In reference books Korean Korean verbs as Lemma with her trunk and the suffix since . This form is referred to as the infinitive form in this article. From the stem the converbal form (also "extended stem") is formed, the basis for other verb forms that can follow them, such as the past tense. The designation of the converbal form as an infinitive is also widespread.

Example of the verb 먹다 mʌkta "to eat":

mʌk Verb stem
먹다 mʌkta Infinitive form (stem + ta )
먹어 mʌɡʌ Converbal form (stem + ʌ )
먹었다 mʌɡʌtt͈a Past tense (converbal form + past tense + infinitive ending 다 ta ), "have eaten"

Honorary system

The Korean system of courtesy levels (honorific) is extremely complex. The Korean verb uses various forms to represent the social context of communication. The forms of politeness take an evaluative position with regard to the relationship between the speaker and the interlocutor (e.g. Honorativ I and II) or to the subject of the sentence (e.g. Honorativinfix - ɕi -). In contrast to the German “Sie”, when choosing the form of politeness, in principle it does not matter how close or strange you are to the person being spoken to. So z. B. the older brother is also entitled to a polite address. In contrast to German, it is quite common for both interlocutors to use different levels of politeness. In parallel with the upheavals in the social structure, there are also leveling and re-evaluations of linguistic politeness.

A classification of speaking levels is not standardized in the literature. The different forms of politeness can sometimes be used together. Most often one encounters two important speaking levels in today's spoken language, which are referred to as Honorativ I and Honorativ II and both correspond roughly to the German “Sie” in terms of politeness. They are to be presented as an example for the Korean honorific system.

Honorary I

This form is formed by the converbal form of the verb and the suffix - jo . Originally used only in the Seoul dialect, for a long time this form of honor was mainly used by women. Nowadays, however, it is equally widespread in both sexes in North and South Korea. It is mostly (but not exclusively) used with strangers of the same or lower social rank, but also among adults who are friends. Usually politeness syllables are only attached to verbs, but the honorary I is an exception, in which the particle - 요 is also added to other words, for example 저도 요 ("me too") or 있다 가요 ("same" / "later") .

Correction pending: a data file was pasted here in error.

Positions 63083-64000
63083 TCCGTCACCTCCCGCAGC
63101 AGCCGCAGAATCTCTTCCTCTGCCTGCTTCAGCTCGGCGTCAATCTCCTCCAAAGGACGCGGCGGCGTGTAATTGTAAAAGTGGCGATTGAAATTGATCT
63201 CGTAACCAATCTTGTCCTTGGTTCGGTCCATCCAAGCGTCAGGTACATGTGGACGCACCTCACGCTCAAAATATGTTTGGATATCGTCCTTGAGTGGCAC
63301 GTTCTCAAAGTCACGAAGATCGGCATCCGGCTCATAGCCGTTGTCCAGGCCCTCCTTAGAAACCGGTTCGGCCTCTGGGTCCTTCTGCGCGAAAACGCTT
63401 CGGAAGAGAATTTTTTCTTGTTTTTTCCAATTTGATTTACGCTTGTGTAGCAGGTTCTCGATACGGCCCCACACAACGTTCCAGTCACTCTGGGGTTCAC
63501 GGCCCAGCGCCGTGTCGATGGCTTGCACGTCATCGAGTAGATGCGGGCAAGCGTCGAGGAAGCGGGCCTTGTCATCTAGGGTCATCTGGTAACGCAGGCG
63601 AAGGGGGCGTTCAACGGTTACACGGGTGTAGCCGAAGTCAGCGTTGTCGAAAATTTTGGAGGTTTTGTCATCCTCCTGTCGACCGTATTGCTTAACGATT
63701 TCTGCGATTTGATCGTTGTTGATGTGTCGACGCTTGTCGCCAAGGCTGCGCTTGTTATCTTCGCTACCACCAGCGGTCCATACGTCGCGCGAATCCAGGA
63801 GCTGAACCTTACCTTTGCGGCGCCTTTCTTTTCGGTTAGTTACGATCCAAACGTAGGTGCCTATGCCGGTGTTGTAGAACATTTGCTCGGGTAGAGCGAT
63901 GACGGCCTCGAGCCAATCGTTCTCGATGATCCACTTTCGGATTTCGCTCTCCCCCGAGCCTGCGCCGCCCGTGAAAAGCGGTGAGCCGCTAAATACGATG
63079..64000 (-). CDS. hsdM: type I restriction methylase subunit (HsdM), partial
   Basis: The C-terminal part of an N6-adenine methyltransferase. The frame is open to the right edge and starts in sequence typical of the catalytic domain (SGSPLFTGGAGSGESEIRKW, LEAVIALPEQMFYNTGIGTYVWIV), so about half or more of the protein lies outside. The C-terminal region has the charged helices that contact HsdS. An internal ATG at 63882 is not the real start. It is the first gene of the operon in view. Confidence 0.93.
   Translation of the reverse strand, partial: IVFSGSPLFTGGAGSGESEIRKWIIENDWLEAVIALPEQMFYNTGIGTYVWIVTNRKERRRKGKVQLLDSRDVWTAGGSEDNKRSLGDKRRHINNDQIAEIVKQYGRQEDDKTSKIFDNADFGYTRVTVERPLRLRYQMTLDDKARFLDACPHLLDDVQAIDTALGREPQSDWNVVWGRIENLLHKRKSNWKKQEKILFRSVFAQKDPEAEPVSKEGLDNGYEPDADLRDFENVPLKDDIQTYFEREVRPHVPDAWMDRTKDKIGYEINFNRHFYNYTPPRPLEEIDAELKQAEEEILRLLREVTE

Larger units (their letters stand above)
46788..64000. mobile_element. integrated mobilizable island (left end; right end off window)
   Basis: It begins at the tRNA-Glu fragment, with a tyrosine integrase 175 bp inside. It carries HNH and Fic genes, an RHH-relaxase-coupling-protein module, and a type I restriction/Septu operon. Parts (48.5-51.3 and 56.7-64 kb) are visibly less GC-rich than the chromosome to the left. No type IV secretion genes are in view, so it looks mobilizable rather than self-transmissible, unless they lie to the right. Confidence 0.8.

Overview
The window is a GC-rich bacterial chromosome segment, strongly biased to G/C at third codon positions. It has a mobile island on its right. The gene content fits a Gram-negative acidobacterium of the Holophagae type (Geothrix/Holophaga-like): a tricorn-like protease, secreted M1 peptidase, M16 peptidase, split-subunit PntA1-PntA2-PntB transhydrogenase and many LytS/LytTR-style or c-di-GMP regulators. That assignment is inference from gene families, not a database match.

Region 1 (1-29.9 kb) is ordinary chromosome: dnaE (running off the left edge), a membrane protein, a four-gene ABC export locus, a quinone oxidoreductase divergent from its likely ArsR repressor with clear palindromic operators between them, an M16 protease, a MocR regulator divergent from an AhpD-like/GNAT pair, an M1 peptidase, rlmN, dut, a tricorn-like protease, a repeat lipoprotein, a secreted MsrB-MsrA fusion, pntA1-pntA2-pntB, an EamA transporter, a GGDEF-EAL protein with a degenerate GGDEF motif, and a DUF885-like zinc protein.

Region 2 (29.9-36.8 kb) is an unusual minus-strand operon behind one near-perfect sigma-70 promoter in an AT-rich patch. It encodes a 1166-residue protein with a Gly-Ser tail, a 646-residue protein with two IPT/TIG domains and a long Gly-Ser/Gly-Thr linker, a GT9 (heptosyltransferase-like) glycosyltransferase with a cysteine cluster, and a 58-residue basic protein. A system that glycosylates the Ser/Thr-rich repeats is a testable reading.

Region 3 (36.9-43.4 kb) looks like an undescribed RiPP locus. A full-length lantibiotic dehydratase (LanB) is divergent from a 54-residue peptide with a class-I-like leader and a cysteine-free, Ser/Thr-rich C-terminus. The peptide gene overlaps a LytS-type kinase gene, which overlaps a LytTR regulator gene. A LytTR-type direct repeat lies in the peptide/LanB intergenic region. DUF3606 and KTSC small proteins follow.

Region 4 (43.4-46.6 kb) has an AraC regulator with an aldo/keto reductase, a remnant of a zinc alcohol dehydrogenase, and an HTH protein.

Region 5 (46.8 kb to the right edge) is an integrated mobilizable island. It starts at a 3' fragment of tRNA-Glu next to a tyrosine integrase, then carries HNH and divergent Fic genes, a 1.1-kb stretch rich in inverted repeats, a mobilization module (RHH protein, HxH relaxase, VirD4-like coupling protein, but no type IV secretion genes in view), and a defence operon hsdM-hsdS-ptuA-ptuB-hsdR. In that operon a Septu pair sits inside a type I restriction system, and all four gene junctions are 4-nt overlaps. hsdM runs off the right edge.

Honorary II

This form is formed by the verb stem and the suffix ㅂ 니다 - mnida after vowels or 습니다 - sɯmnida after consonants (or ㅂ 니까 / 습니까 - (sɯ) mnik͈a in questions). It is mostly (but not exclusively) used with older people, people of significantly higher social rank or on formal occasions, especially when several people are addressed. News anchors on television also use this speaking level.

Honorativinfix - ɕi -

Most verbs can be provided with the honorative infix 시 - ɕi - in addition to the honorative form used. This infix can be used, for example, if the subject of the sentence is assigned a higher social ranking over the two interlocutors. Likewise, a particularly polite direct salutation can be formed in connection with honorary I or II.

Salutation in the converbal form

The form of address in the converbal form is also possible, which in terms of politeness is roughly one level below the German “du”. It is the norm with young children or very close friends and some family members, and it is almost never used with most adults unless the speaker wants to start an argument.


As an example, the greeting, which is common in North and South Korea, is presented in various honorary forms:

안녕 annjʌŋ Only acceptable to young children and very close friends
안녕하세요 (?) Annjʌŋhasejo (?) Honorativ I + Honorativinfix: In South Korea normal greeting of normal politeness, in North Korea is not considered polite enough towards strangers. "May you have peace!" Or "Have you peace?"
안녕하십니까? annjʌŋhaɕimnik͈a ? Honorativ II + Honorativinfix: In North Korea usual greeting of normal courtesy, in South Korea only used in situations that require greater courtesy. "Do you have peace?"


In Korean sentences, subject or object are often left out if the listener knows what is meant. In response to the sentence “Heinz bought a new car” , the question about the point in time can be translated as “When was it bought?” . This is different from German, which requires at least "When did he buy it?" , A full sentence. Also, sex , number and case are usually not further defined. For example, the question “What did you do yesterday?” Could be answered with “ 친구 랑 놀러 갔어요 ” (“ ʨʰinɡuɾaŋ nollʌ kas͈oyo ”), which can have the following meanings:

  • "(I) went out with a friend."
  • "(I) went out with a friend."
  • "(I) went out with friends."
  • "(I) went out with friends."
  • "(I) went out with friends."

The subject I does not appear in the Korean example, one could answer the question “What did your brother do?” With the same sentence.

If necessary, gender, number and case can be added as a post position. The following table shows an incomplete list of possible post positions.

after consonant after vowel use
- i - ɡa (neutral nominative)
- ɯn - nɯn (marked sentence topic)
께서 - k͈esʌ (Honorific-nominative)
- ɯj or - e (Genitive)